• Long train travels + Boredom + Power plug = Amazing productivity
  • And finally: Adriaan, I still have your towell.

Life is great and so is Berlin

So people asked under which stone I have been hiding lately. Of course exams cannot be the excuse for everything, so I present you another one:reallife. It has really hit me badly on this rather nice spring.

In other news, Trolltech sent along my nicest birthday present last night: My contract. So it’s finally official: I’ll be doing an internship at Trolltechs Berlin Office in Adlershof for 10 weeks starting July, 1st.

Now I am looking for a room in Friedrichshain. If you have any hints, sent them along privately or add a comment.

Ellipsis made easy

Many people have asked for an widgets like labels or buttons that can elide their text as the size of the widget underruns the text length in a visually appealing way. Text ellipses already happens: most widgets (or, since Qt abstracts that, many styles) use ‘…’. However, that doesn’t really look good and it was suggested that ellipsis could be better signified by fading out the last two letters. Dolphin has a hack to achive this with Qt 3, and it is incredibly complicated. So I sat down and looked what it takes to do it better with Qt 4. This is what the result looks like:

Note how the entire sentence is still readable now (at least for the majority of people), and it was really easy to do: I implemented a QLabel subclass that takes 6 lines of code in the paint event to do the actual fading using QGradient:

void ElideLabel::paintEvent(QPaintEvent *event)
QPainter p(this);
QFontMetrics fm(font());
if (fm.width(text()) > contentsRect().width()) {
QLinearGradient gradient(contentsRect().topLeft(), contentsRect().topRight());
gradient.setColorAt(0.8, palette().color(QPalette::WindowText));
gradient.setColorAt(1.0, palette().color(QPalette::Window));
QPen pen;
p.drawText(rect(), Qt::TextSingleLine, text());

Yeah, really, that’s it. Nothing more to see here. Yes I know, The code doesn’t pass on all text flags that the QLabel API accepts, but hey, it’s a demo. One that made Peter want to replace the old algorithm in Dolphin with a QGradient-based one. The real trick here was to realize that constructing a pen with a brush inherits the gradient. Thanks to Zack for the hint!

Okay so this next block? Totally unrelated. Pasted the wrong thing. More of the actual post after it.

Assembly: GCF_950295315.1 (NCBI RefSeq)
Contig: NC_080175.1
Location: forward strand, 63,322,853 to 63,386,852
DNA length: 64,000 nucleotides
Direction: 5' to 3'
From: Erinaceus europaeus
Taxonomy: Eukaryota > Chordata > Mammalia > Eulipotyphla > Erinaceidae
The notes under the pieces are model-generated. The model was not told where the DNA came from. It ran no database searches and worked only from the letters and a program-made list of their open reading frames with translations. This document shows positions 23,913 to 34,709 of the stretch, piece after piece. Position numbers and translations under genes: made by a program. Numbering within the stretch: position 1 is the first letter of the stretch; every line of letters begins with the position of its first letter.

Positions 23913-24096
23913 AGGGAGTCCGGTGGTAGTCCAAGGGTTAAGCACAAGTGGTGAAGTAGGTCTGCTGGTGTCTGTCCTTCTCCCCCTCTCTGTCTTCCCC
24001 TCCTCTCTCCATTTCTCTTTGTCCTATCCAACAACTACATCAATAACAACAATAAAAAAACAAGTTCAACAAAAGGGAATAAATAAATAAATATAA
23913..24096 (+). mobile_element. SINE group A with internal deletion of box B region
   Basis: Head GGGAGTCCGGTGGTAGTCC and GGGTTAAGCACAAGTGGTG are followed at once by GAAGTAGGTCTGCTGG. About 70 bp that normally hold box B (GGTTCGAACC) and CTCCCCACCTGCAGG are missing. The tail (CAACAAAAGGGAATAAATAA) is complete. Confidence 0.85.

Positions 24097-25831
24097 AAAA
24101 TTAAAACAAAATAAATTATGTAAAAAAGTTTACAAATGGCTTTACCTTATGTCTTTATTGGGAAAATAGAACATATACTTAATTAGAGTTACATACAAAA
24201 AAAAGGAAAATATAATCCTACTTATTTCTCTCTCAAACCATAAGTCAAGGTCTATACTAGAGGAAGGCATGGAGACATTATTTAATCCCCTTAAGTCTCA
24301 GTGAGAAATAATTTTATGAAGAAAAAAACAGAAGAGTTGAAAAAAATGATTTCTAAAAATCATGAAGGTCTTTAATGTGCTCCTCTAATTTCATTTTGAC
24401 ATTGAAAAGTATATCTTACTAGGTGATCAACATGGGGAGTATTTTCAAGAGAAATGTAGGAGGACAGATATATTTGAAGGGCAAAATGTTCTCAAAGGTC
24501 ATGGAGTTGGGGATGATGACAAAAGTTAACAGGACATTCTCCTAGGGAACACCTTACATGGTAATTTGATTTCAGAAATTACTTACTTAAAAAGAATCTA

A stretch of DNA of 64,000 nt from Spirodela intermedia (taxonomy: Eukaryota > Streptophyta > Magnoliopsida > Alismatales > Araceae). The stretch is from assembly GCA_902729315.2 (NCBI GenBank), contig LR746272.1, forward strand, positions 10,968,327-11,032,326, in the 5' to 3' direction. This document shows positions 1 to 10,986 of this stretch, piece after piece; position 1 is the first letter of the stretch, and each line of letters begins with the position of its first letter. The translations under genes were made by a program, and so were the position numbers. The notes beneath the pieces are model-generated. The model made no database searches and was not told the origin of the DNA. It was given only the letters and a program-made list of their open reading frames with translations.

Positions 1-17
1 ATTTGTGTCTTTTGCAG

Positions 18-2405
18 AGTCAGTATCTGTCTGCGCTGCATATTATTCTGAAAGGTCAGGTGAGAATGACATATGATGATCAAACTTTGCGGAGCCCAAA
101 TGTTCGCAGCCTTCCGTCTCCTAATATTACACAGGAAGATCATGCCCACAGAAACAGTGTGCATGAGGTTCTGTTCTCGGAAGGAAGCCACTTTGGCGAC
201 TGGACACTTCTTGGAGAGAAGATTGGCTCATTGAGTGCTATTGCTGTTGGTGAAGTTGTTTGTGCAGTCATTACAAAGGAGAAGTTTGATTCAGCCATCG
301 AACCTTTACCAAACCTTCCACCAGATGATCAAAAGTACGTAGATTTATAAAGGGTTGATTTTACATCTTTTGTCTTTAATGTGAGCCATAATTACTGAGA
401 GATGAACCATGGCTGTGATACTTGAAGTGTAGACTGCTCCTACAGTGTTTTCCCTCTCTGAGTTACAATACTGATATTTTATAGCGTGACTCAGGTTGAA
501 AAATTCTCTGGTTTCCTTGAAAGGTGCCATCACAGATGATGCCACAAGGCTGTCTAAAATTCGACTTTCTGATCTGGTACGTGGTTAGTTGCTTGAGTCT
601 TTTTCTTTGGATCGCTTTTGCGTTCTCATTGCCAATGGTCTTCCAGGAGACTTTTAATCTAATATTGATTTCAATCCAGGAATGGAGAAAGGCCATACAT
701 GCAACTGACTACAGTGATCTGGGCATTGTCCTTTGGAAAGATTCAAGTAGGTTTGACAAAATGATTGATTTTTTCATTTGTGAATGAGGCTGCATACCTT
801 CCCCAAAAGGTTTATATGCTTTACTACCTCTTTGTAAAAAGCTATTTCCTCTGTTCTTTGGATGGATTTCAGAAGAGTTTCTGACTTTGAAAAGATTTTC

CLT2007, LiMux, Where Documentation Really Belongs

Last Weekend, KDE had a booth at Chemnitzer Linux-Tage 2007, one of the best Open Source / Free Software Community events that I am aware of. I went over to Chemnitz with my LUG friends and was warmly welcomed by my friends and hosts Antje, Daniel and KF.

The booth was staffed with a lot of well known developers like Alex Neundorf of CMake fame as well as fresh blood like Bernhard Schiffner, who did not only volunteer to help out on the booth but also brought some additional hardware and a precompiled KDE 4 which we happily showed off. If you are a KDE lover and want to support KDE, follow Bernhards example and subscribe to KDE-Promo to help your local promo team.

The most discussed topic was the Dolphin vs. Konqueror that also caused quite some heat on the Dot. Another FAQ revolved around our choice against Beryl or Compiz as the default Window Manager in KDE 4. The reason is fairly simple: Both only work on modern hardware and with modern drivers. They are also not as well integrated in KDE 4 as KWin is, and it would be hard to get them there in some particular areas (think KIOSK). On the other hand, KDE 4 will support Beryl or Compiz just as well, so if you feel like using them, there is nothing in your way. Also let me point out that KWin maintainer Lubos Lunak (sorry for the spelling Lubos, not Unicode keyboard available) is working on some eyecandy in KWin, which he already blogged about.

But lets return to my little report: On Sunday, I gave fairly well attended two hour workshop on Qt 4 programming, which was very well received. I also had a couple of interesting meetings with several people. I might blog about some of them later. Most interesting for the purpose of this blog entry was the discussions I had with the people from LiMux (Linux in Munich). They were very interested when they learned about TechBase.

This is pretty much what I hoped for: The technical staff within the LiMux project is pretty much the combination of System Integrators and administrators that had a hard time to figure out KDE detail and they still have. However, there is hope now: Everything can be easily documented. Also there was one particular plea that I’d like to forward to all KDE developers: Don’t hide documentation in Subversion. No real word user will ever be looking there. Noone, really. Storing documentation in Subversion, even if it is not strictly general purpose documentation, is the best way to get people annoyed with your software, since they usually use packaged software. Use TechBase and don’t be shy to create new documentation. If you don’t feel confident about where to store new documents: Don’t despair! A lot of people are monitoring changes on TechBase and will put the articles where they belong.